Submission acceptance begins: 1 November 2016
Submission deadline: 31 May 2017
Special Section Organizers: Murugesu Sivapalan (University of Illinois at Urbana-Champaign), David J. Yu (Purdue University), Megan Konar (University of Illinois at Urbana-Champaign), Taikan Oki (The University of Tokyo), Christopher A. Scott (University of Arizona)
Sustainable water management in the era of the Anthropocene demands an understanding of the inter-relationship between humans and water resources. The new field of socio-hydrology was introduced to deal explicitly with the long-term emergent dynamics arising from the bidirectional feedbacks between coupled human-water systems, and has seen tremendous growth in the last 5 years. Increasingly socio-hydrology needs to account for feedbacks between hydrological and social processes across different spatial and temporal scales in order to explore tradeoffs and synergies in the system, and to provide scientific support for solving pressing water resources problems. Tradeoffs in the form of human choices can be of many kinds: between humans and the environment, among different sectors that use water (e.g., energy, food, industry) or groups in society with different levels of resilience to disturbances. Within the prevailing environmental and resource milieu, human choices are mediated by societal values and preferences, which are in turn shaped by the long-term dynamics of the human-water system itself, and must therefore be treated as endogenous to the system. The values and preferences can vary along upstream-downstream, urban-rural, humid-arid, rich-poor, or technologic-green society gradients. In this way human choices have a spatial dimension, and over a period of time can manifest in legacy effects or chrono-sequences recorded in the land/human-scape. Presence of the resulting heterogeneities in both hydrologic conditions, and institutional and human behaviors may lead to inequities and conflicts in both human and environmental conditions. These may be alleviated or exacerbated through physical exchanges of water, trading of water intensive commodities, such as food (virtual water), and ecosystem services, and through infrastructure development or institutional change. These complexities have major implications for water management, governance, and policy at all scales. New research is needed to characterize the heterogeneity of human-water dynamics across scales and across multiple case studies, including their global teleconnections. This special section in Water Resources Research calls for a wide range of submissions on novel and innovative studies of the dynamics of human-water systems: their interlinkages at local, regional, national, continental, and global spatial scales, and on daily, annual, decadal, and centennial time scales, from observational, analytical, modeling, and management perspectives, and approaches to deal with associated data, methodological and disciplinary challenges. Potential submissions can be in any one of the following areas:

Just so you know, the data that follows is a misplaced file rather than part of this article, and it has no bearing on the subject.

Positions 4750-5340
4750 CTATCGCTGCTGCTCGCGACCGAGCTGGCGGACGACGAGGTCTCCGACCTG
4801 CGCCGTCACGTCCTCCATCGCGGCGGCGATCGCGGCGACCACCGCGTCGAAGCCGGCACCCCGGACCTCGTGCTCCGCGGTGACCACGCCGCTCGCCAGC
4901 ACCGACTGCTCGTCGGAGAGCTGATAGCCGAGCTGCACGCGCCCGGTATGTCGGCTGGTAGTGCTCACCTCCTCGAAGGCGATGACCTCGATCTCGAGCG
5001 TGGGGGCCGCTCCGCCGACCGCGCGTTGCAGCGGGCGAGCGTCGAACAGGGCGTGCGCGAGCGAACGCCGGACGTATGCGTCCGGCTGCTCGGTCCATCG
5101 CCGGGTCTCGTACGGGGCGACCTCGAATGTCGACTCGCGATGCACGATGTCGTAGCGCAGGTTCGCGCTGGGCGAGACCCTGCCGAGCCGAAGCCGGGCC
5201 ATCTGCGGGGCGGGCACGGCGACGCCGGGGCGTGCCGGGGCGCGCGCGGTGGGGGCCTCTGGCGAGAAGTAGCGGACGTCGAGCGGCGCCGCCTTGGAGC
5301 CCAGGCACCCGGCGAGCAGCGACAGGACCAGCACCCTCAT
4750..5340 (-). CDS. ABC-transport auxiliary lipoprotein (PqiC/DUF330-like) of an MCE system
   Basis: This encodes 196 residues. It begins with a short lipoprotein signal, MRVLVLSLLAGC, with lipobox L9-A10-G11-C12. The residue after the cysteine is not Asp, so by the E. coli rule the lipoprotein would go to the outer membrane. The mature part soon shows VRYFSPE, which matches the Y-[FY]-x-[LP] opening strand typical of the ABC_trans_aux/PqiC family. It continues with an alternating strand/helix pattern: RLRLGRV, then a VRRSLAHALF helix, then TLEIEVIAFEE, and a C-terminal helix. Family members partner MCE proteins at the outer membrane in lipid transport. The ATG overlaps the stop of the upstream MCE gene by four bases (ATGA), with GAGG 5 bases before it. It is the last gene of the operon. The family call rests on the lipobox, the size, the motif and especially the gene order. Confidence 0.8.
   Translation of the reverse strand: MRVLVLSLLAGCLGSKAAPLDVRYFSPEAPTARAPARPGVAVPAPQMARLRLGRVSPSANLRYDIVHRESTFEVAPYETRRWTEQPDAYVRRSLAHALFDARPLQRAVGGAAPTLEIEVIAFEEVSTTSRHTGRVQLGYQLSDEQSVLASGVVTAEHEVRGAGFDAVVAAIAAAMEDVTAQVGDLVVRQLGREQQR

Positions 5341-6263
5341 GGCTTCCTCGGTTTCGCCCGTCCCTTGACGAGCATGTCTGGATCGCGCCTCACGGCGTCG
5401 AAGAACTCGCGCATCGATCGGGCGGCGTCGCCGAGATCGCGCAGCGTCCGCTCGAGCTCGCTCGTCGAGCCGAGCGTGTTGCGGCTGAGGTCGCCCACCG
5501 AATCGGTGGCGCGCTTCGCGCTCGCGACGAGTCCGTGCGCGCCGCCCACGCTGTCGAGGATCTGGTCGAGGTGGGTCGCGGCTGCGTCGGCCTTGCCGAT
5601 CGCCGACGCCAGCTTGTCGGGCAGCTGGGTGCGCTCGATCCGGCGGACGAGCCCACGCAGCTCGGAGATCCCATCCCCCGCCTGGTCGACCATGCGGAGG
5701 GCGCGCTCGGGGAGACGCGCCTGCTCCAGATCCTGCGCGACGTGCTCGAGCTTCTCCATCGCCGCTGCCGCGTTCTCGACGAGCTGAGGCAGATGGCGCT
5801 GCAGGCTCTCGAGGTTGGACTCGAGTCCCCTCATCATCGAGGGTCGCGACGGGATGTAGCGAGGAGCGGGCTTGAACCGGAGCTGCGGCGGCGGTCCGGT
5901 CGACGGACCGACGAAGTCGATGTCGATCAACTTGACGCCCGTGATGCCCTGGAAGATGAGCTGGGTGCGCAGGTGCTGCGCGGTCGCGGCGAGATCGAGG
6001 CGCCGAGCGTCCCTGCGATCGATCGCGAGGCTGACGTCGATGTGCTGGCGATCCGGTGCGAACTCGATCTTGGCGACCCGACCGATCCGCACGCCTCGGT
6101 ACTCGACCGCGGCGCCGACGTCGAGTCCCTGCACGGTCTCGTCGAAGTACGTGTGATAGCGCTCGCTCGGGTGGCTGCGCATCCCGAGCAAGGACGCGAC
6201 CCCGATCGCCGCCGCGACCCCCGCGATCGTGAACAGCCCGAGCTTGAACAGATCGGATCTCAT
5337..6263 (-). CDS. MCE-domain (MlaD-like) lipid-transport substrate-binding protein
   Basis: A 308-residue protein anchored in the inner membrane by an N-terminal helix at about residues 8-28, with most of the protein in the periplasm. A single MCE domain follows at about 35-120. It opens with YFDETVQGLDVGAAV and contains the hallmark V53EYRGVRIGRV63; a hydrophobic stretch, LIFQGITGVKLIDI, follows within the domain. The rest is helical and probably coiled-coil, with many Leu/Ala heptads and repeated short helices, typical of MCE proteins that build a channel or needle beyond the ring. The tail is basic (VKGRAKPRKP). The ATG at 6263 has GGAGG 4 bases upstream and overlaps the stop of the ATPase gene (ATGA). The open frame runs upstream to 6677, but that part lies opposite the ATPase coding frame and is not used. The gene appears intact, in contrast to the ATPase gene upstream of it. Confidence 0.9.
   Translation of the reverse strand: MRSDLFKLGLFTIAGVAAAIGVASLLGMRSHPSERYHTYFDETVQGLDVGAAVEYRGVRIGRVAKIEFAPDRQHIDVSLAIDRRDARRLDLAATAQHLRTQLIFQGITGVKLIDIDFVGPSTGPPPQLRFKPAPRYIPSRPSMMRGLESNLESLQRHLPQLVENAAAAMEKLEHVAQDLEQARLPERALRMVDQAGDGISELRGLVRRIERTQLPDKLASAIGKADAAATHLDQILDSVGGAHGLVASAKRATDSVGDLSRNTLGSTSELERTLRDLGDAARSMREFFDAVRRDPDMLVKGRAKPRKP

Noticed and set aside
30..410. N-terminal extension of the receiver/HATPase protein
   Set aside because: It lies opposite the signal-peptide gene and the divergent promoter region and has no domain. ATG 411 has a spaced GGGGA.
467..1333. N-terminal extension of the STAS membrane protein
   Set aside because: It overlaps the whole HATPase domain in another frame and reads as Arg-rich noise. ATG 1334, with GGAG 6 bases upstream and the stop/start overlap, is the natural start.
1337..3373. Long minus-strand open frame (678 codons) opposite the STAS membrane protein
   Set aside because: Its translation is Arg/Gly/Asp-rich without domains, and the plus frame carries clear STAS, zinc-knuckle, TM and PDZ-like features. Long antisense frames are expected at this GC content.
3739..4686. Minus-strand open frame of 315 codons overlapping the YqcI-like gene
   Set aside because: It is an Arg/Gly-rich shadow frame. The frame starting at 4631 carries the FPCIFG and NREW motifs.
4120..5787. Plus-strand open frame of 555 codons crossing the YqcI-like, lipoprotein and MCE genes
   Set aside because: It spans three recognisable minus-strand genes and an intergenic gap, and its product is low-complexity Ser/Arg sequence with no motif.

(1) Fundamental studies of the mechanisms behind human-water system co-evolution, and theory development;
(2) Data-based and comparative studies to highlight emergent phenomena and contributing mechanisms;
(3) Model development and generation of predictive understanding, including insights into predictability; and,
(4) Innovative applications, through interfacing with policy and management communities.
- Global Drought Clustering Could Mean Big Losses for Mining Companies and Multinationals
- Water Quality Database Offers New Tools to Study Aquatic Systems
- When Income Goes Up, Does Pollution Go Down?
- A parametric approach for simultaneous bias correction and high-resolution downscaling of climate model rainfall
Eos.org: Earth & Space Science News